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 Student paramedics experience Huddersfield care homes in NHS project

Student paramedics experience Huddersfield care homes in NHS project

By 5th March, 2024 Press Releases No Comments

STUDENT paramedics have been gaining practical experience working in care homes across Kirklees as part of an NHS Education funded project.

Over a dozen first year students from the University of Huddersfield spent two weeks at several Hill Care Group homes in and around Huddersfield.

The Paramedics in Social Care Environments (PISCEs) project gave the paramedic science students the opportunity to learn the essential skills of caring and communication to complement their clinical training.

Wearing their paramedic uniforms, the students worked alongside care home staff to support basic personal care, mealtime experiences, activities, and other day-to-day care.

With consent from residents and their families, the students also had the opportunity to meet other care professionals and take part in discussions with GPs.

Vicky Peacock was one of the students who spent time at Aden Court Care Home, on Birkhouse Lane, Moldgreen. She said: “Becoming a paramedic has always been a dream of mine and working alongside the staff at Aden Court has been a great opportunity.”

Kim Wadsworth-Briggs completed her placement at Aden Lodge Care Home, on Long Lane, Clayton West. She said: “I had planned to study child nursing but I was drawn to the paramedics stand at the University open day and couldn’t resist. I am already inspiring my four-year-old daughter, who is in awe.

“She is loving hearing about what I’ve been doing with the residents, who are lovely. Getting to know their individual traits and requirements means I will have more of an idea what to expect if called to a care home in future.”

Matthew Up-Richard was at Aden Mount Care Home, Perseverance Street, Primrose Hill, for the two week placement. He said: “I wasn’t expecting the residents to have such a range of care needs. It has definitely made me more aware of the work the staff do and the commitment it takes to support the physical and mental health of the residents. The knowledge I have gained through spending time with the team and the residents has been invaluable.”

Susie Lammiman and Niamh Rattigan were placed at Aden View Care Home, adjacent to Aden Mount. Susie said: “I have really enjoyed my time at Aden View. I was made very welcome and seeing how the staff care for their residents has changed my perspective.”

Niamh added: “This has made me realise how hard everyone works and how tiring it can be but the positive energy in the home is contagious and it has been lovely working with such a strong team.”

Rosie Robinson and Eleanor Spencer spent their placement at Longroyds and Pilling House Care Home, on Pilling Lane, Skelmanthorpe. Eleanor said: “I have wanted to be a paramedic from the age of 13, after seeing them treat my grandad, and I love how every day is different. Coming here has been a bit of an eye opener and given me a deeper appreciation of the work the staff do.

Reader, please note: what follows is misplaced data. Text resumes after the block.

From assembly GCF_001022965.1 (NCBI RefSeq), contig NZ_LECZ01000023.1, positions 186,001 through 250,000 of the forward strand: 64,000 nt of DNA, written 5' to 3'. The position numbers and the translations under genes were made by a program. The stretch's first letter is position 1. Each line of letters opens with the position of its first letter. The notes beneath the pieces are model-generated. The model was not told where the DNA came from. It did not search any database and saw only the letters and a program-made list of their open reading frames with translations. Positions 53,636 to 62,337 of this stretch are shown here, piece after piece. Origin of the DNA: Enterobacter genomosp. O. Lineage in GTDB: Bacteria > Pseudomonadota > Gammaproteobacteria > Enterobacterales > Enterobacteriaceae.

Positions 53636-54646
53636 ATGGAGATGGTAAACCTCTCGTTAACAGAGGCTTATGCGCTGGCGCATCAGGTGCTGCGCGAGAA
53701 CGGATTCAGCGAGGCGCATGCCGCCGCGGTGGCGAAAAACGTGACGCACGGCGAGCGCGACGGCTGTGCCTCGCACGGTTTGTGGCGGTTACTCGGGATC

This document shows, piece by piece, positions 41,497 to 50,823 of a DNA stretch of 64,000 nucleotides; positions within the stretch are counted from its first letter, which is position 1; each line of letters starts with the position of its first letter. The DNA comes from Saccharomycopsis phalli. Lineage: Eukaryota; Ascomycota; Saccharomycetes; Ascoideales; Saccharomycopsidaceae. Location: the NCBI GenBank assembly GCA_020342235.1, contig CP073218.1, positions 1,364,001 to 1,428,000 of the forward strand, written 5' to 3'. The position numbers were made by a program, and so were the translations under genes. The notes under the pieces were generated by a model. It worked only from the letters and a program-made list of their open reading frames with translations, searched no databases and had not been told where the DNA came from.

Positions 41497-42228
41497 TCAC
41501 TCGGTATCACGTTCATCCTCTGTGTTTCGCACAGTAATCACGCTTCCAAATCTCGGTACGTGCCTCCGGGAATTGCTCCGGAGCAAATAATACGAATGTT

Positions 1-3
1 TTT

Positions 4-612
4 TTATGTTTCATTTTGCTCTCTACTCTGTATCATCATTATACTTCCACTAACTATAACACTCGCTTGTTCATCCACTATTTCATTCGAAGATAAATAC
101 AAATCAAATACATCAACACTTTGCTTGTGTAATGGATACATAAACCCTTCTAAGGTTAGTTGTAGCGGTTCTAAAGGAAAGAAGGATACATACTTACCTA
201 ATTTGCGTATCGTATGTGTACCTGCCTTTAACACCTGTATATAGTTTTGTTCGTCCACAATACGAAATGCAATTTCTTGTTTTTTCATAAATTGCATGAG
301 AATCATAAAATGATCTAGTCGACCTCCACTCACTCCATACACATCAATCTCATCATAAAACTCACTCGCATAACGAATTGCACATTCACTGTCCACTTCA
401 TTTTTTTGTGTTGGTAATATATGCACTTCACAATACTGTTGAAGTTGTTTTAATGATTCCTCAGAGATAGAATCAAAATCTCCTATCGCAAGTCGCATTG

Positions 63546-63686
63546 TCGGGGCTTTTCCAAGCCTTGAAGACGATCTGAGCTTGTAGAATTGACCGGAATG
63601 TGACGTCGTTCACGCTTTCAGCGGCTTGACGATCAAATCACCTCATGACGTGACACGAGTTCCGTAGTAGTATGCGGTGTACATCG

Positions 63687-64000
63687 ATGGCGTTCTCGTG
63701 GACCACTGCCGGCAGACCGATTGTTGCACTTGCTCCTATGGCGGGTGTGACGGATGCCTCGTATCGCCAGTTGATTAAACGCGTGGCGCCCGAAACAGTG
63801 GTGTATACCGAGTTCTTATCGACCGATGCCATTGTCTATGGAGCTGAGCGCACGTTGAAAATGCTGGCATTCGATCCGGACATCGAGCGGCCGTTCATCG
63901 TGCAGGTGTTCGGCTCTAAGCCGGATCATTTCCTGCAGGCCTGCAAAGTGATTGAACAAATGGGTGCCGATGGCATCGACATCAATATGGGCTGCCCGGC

Rosie added: “My mum inspired me to become a paramedic. She was a medic in the army and a truck driving instructor too so I have never wanted to do anything else. Spending time with the care home residents and hearing their fascinating stories has been lovely. I feel like I will have a greater understanding of how to respond and support a resident when I attend a call at a care home in future.”

Grace Wolfenden and Abigail Sykes completed their placement at Thornhill Care Home, on Thornhill Road, Edgerton. Abigail said: “Getting to know the residents has been a highlight.”

Grace added: “This has been so rewarding. I wasn’t sure what to expect so it has been a great learning experience.”

Lynda Hodgkinson, development and governance director for the Hill Care Group, helped organise the placements for the University of Huddersfield students.

She said: “Being involved in the PISCEs project has been a great opportunity to provide insight to the student paramedics of what happens on a day-to-day in our homes.

“The students have all engaged brilliantly with their placements and we hope this is the start of an opportunity to work collaboratively with the University of Huddersfield further, supporting the development of future paramedics and other health care staff.

“Our care homes have also benefitted greatly from the placements, with really positive feedback given by the home managers.”

Tamsyn Weston, head of paramedic practice education at the University of Huddersfield, said: “The PISCEs project is something that I truly believe will help the paramedics of tomorrow.

“Since the majority of being a paramedic is talking and connecting to services users and their friends and families, the PISCEs project gives the learners the chance to practice these fundamental skills whilst also learning about social care and the impacts they have upon residents’ lives.”

The PISCEs project was run with the cooperation of Kirklees Care Association (KirCA), which represents independent, voluntary, community and social enterprise providers of social care in Kirklees.

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